While this is not as good a deal for me personally as would have been the case had they done things here like they did when I was a kid in the US – the bride’s family paid for the entire wedding while the groom’s folks sprang for the alcohol and the marriage certificate (I have three boys and one girl) – the Israeli custom definitely benefits immigrants. In fact, Nefesh B’Nefesh should stress this in their promotional brochures.

I have one married niece and a few distant cousins in this land, and maybe eight relatives who will make the journey from abroad. My son’s intended has about 10,000 relatives here. Compared to them, I’ll be getting off cheap.

THEN THERE is the other aspect making the beginning of this relationship somewhat clumsy: the negotiations with the wedding hall.

Like everything else in Israel, the price of the wedding hall is negotiable. You call up a hall, see if the date is available, ask for the price and then try to get it down. It’s like going to the shuk.

Bear in mind that the quoted price does not necessarily include the use of the huppah, the hall’s sound system, or lights. The last one – “lighting not included” – really gives me a hoot.

Shouldn’t lighting be included? Isn’t that a given? It’s akin to going skiing and paying extra for the snow, or going swimming and getting charged a surcharge for the water. What am I supposed to do, bring my own bulbs? Are the kids supposed to get married in the dark?

But it’s all negotiable. And there is a reason – it’s also where you get a chance to impress the future mehutanim.

Who wouldn’t want one’s child to marry into a family able to bargain the price down from NIS 300 per plate to NIS 150? Who wouldn’t feel lucky to have a mehutan able to get the lights included in the overall price of admission?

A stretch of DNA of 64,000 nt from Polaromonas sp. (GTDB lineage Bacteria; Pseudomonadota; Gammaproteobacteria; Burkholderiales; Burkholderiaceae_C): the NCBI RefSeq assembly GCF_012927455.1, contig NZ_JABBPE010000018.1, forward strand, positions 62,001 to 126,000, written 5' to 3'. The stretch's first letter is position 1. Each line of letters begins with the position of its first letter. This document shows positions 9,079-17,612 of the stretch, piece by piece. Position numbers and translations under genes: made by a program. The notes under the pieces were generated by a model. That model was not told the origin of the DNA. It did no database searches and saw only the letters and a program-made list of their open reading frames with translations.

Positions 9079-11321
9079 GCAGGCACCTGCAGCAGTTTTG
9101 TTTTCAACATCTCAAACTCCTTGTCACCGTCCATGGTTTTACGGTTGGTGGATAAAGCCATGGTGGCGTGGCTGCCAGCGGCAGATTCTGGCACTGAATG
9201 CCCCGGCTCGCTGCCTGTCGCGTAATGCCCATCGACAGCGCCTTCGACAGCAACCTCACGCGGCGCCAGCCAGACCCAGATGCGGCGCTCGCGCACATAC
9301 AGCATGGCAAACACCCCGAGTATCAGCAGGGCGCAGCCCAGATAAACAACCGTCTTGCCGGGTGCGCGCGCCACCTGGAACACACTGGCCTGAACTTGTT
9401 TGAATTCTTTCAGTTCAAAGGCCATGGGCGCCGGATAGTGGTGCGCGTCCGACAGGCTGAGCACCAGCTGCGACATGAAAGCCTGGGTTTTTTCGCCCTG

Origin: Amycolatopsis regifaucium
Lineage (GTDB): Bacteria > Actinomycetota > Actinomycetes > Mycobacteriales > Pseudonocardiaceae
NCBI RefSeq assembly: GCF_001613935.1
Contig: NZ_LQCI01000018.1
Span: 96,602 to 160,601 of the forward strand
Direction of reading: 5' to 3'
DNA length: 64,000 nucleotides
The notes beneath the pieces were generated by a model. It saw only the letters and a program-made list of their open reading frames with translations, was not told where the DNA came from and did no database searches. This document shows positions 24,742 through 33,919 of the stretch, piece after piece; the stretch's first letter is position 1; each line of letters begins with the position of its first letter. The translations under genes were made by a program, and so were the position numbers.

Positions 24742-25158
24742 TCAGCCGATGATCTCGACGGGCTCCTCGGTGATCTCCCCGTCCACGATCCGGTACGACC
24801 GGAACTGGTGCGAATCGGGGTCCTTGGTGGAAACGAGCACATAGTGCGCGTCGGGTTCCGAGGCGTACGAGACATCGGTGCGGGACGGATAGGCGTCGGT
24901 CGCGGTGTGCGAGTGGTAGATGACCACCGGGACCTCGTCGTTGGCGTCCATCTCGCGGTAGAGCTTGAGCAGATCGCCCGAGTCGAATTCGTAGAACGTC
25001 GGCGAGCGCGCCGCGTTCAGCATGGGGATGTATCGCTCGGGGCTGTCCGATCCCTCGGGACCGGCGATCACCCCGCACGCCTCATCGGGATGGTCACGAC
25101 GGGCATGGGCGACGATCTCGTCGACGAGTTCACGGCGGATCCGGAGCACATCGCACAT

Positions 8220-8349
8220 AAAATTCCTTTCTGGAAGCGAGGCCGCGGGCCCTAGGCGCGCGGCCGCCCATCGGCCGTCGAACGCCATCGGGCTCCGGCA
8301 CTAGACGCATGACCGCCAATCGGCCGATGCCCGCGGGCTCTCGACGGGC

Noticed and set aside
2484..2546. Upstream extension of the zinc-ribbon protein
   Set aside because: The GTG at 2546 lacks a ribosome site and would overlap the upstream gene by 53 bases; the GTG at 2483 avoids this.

Which is where I am at a disadvantage. I am not good at bargaining. No, I am horrible at bargaining. Once, in India, I ended up paying more for a throw rug than the guy asked for.

The Wife, bless her soul, is also not too good at it, though she mistakenly believes she is. She went into our highstakes negotiation the other night with the future mehutanim at the wedding hall with a great idea: she was going to tell the manager, “It’s getting close to the date, and you don’t have it filled. Isn’t it better to lower the price and fill it, then have to leave it empty?”

To which the manager replied, “We have someone else interested.”

Poof – there went that chip.

It’s not fair, actually. Wedding-hall managers have done this a million times, they know all the tricks – they are race-car drivers, while we’re barely riding a tricycle.

Which could be embarrassing if the other side were also race-car drivers. But they are not – which is both good and bad.

It’s bad because we couldn’t bargain down the price. But it’s good because if neither side can negotiate, the relationship starts off on level ground: no one feels like a shlemiel, or that their child is marrying into a family of shlimazels.

We Jews have a word for that, too: mazal.